Of Many Things

Pope John Paul II has surprised everyone by announcing an extraordinary consistory for May 21-24. This will be the sixth extraordinary consistory since John Paul resurrected this governmental structure in 1979. In an extraordinary consistory, the pope invites all of the cardinals (even those over 80 years of age) to Rome for a consultation. For an ordinary consistory, the pope can invite all the cardinals or only those residing in Rome. Ordinary consistories are used for the creation of cardinals, the conferral of the pallium on archbishops and canonizations.

The topic this time will be issues raised in the pope’s post-jubilee year document, Novo Millennio Ineunte (At the Beginning of the New Millennium’’), which outlined the church’s path in the 21st century. This is a wide-ranging topic that could lead to discussions on almost anything.

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The first three consistories (1979, 1982 and 1985) focused mostly on internal Vatican issues: reform of the Roman Curia (1979, 1982, 1985), Vatican finances (1979) and the Vatican bank (1982). While Vatican finances were improved, changes in the Curia were minuscule. Consistories have also taken on some bigger topics: the church and culture (1979), the revision of the Code of Canon Law (1982), threats to human life and religious sects (1991).

Cardinals John O’Connor and Bernard Law played leading roles at the 1991 consistory by orchestrating passage of two short resolutionsthe first resolutions ever passed by a modern consistory. O’Connor’s, condemning abortion and artificial birth control programs sponsored by governments and international organizations, was aimed at the U.N. conference on population in Cairo. Law’s called on the warring factions in Rwanda to lay down their arms.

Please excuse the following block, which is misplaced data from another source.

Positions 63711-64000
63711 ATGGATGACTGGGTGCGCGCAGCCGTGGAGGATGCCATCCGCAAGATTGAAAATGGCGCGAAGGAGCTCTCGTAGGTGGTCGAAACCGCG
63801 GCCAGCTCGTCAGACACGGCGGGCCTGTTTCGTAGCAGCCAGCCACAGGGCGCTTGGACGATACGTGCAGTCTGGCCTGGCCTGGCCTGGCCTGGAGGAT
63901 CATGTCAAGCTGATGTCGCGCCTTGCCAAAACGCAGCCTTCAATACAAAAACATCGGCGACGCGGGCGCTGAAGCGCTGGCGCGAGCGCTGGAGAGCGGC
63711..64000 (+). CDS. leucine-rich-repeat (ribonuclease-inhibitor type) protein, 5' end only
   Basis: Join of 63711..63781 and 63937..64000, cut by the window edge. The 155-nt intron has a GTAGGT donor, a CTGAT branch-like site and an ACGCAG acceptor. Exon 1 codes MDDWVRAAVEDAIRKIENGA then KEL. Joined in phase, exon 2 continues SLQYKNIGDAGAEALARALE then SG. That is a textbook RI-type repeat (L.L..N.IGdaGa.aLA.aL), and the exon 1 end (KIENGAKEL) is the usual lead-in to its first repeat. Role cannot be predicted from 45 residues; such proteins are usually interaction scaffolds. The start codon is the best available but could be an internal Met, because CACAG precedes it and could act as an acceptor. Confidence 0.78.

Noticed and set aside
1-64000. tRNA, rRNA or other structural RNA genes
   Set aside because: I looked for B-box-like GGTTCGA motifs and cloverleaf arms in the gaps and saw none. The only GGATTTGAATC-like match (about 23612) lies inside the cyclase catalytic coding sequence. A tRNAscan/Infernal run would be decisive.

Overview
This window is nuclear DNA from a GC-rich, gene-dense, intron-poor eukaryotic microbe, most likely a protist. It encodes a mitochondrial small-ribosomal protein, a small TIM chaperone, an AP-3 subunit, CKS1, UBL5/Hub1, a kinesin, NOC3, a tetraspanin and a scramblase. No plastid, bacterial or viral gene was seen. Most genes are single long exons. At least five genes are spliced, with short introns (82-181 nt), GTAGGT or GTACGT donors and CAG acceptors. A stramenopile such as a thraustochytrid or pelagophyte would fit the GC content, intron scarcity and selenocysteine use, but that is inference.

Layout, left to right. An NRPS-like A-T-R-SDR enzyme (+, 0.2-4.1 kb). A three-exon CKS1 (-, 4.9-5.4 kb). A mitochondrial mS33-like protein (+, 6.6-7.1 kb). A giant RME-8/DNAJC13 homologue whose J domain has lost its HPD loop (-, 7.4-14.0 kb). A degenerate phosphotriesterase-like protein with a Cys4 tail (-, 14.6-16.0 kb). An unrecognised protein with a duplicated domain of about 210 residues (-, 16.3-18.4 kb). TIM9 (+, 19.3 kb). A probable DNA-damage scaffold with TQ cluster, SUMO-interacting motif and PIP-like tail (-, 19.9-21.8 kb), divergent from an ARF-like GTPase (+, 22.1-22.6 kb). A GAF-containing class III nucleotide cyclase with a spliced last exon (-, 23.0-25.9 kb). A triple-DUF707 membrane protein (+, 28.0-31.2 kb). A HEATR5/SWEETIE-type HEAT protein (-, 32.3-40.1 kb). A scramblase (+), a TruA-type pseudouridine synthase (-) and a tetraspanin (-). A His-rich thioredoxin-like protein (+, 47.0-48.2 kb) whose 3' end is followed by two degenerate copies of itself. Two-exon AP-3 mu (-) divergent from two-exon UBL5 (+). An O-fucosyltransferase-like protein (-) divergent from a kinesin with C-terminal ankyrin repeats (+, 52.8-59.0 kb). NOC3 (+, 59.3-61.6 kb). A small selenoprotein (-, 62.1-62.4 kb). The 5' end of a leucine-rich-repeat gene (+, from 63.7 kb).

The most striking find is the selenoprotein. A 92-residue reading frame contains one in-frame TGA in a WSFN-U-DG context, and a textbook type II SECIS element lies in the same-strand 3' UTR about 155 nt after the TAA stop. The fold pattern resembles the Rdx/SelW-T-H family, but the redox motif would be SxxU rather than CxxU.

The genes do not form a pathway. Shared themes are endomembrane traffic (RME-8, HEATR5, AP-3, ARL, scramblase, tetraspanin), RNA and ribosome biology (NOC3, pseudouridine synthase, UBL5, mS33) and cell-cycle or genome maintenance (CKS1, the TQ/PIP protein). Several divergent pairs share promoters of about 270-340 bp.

The most recent consistory (1994) dealt primarily with preparations for the jubilee year, although the cardinals also discussed ecumenical relations, the International Year of the Family and the better use of retired bishops. At this consistory, John Paul heard opposition to his planned admission of past failings by the church, including the Galileo case, wars of religion and the Inquisition. He went ahead anyway and made history.

While a conclave is a meeting of cardinals to elect a new pope, a consistory is a meeting of cardinals to advise the pope. In the early centuries, when faced with a difficult issue, the pope would often call a provincial council made up of the bishops from Italy. In 1141, instead of calling a council, Pope Innocent II consulted a consistory of cardinals to get their advice. The practice caught on, and provincial councils became rare. Remember, at this time most of the cardinals were Roman priests and deacons, not bishops.

At first the college met monthly, but by the beginning of the 13th century, it was meeting with the pope three days a week. The consistories dealt with a wide range of issues: the crusades, heresies, the appointment of bishops, excommunications and the Papal States. The consistories began to decline when issues became more complex and more numerous, and they were replaced by pontifical congregations, which were originally simply committees of cardinals formed to study an issue.

The consistory as a governance structure gradually disappeared (and ultimately was suppressed in 1588) as popes imitated absolute monarchs, who downgraded the role of nobles in the royal court. After the Second Vatican Council, everyone thought consistories were extinct, since the synod of bishops had become the preferred way for the pope to get advice. As a result, John Paul’s call for a consistory in 1979 led to still unanswered questions about the relationship between these two consultative bodies. Which is more important? Which should be consulted on what topics? Are both representative of the college of bishops? Is this the beginning of a bicameral system in the church? These questions are especially important today, when practically all the cardinals are also bishops and therefore members of the college of bishops.

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